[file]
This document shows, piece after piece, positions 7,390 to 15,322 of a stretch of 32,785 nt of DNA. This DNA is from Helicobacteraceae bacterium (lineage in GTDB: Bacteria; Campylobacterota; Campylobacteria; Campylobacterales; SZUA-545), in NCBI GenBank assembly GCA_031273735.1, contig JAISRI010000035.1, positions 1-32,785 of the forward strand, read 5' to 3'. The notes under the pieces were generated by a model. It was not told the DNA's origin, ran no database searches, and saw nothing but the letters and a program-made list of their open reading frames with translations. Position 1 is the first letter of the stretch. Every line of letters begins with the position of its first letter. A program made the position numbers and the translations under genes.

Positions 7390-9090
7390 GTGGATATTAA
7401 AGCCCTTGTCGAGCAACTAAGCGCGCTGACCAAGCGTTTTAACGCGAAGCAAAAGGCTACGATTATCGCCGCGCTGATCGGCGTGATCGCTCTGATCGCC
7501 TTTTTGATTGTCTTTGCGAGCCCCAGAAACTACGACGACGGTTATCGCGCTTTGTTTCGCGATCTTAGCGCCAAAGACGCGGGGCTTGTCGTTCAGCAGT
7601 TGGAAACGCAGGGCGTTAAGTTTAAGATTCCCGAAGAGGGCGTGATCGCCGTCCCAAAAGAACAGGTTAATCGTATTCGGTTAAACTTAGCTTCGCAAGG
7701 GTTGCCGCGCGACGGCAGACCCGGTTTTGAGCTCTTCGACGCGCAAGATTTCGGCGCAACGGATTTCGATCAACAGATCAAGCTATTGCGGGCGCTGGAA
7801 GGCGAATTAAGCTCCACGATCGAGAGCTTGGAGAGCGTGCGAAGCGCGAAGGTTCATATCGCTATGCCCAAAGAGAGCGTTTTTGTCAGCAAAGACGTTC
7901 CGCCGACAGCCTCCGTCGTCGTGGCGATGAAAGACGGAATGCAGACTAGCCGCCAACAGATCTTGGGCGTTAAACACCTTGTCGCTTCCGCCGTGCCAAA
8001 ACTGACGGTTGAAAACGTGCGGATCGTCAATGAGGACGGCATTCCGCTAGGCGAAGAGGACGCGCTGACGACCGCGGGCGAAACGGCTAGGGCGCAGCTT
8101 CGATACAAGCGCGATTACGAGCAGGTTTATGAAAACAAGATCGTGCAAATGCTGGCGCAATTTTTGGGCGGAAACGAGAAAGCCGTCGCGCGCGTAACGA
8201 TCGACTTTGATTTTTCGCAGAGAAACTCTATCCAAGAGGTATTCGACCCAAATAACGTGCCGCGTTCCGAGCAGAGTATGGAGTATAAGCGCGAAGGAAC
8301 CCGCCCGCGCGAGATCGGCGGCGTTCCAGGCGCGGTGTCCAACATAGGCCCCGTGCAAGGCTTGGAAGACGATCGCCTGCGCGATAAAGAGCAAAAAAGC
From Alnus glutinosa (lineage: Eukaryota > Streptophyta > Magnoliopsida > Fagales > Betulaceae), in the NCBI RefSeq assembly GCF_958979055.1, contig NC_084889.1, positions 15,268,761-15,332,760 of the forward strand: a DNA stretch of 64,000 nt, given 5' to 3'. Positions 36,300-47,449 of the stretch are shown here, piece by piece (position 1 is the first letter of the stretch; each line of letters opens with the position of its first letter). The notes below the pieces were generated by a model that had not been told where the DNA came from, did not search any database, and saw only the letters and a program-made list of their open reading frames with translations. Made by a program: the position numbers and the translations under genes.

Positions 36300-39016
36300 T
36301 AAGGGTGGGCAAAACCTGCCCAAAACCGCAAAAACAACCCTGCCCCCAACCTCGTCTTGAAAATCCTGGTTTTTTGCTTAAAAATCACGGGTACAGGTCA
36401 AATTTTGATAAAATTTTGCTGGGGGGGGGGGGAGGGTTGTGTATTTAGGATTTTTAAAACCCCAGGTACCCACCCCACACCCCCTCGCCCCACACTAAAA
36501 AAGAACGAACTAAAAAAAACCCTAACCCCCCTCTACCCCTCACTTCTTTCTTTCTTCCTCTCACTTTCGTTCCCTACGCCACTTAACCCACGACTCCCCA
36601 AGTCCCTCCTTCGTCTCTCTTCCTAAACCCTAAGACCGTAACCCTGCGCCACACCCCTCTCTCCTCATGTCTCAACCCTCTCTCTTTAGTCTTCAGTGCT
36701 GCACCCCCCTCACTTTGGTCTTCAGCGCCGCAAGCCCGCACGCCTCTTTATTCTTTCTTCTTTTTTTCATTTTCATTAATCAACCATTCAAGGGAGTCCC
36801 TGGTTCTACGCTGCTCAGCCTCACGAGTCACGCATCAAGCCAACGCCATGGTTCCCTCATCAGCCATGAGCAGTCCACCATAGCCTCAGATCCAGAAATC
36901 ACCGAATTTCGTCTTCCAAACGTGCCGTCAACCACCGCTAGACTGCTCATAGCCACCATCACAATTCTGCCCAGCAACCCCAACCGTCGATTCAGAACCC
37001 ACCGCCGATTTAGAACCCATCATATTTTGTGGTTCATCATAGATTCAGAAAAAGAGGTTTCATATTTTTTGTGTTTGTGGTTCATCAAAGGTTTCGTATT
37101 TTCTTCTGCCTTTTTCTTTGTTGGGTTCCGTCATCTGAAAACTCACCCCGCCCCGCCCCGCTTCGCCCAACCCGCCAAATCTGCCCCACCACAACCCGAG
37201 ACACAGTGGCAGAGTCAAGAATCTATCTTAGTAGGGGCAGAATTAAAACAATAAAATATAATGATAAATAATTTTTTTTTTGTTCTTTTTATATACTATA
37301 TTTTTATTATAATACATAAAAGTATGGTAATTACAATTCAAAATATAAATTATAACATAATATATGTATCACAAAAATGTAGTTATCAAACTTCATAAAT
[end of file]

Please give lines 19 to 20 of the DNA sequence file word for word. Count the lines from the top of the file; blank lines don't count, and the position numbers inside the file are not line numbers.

36501 AAGAACGAACTAAAAAAAACCCTAACCCCCCTCTACCCCTCACTTCTTTCTTTCTTCCTCTCACTTTCGTTCCCTACGCCACTTAACCCACGACTCCCCA
36601 AGTCCCTCCTTCGTCTCTCTTCCTAAACCCTAAGACCGTAACCCTGCGCCACACCCCTCTCTCCTCATGTCTCAACCCTCTCTCTTTAGTCTTCAGTGCT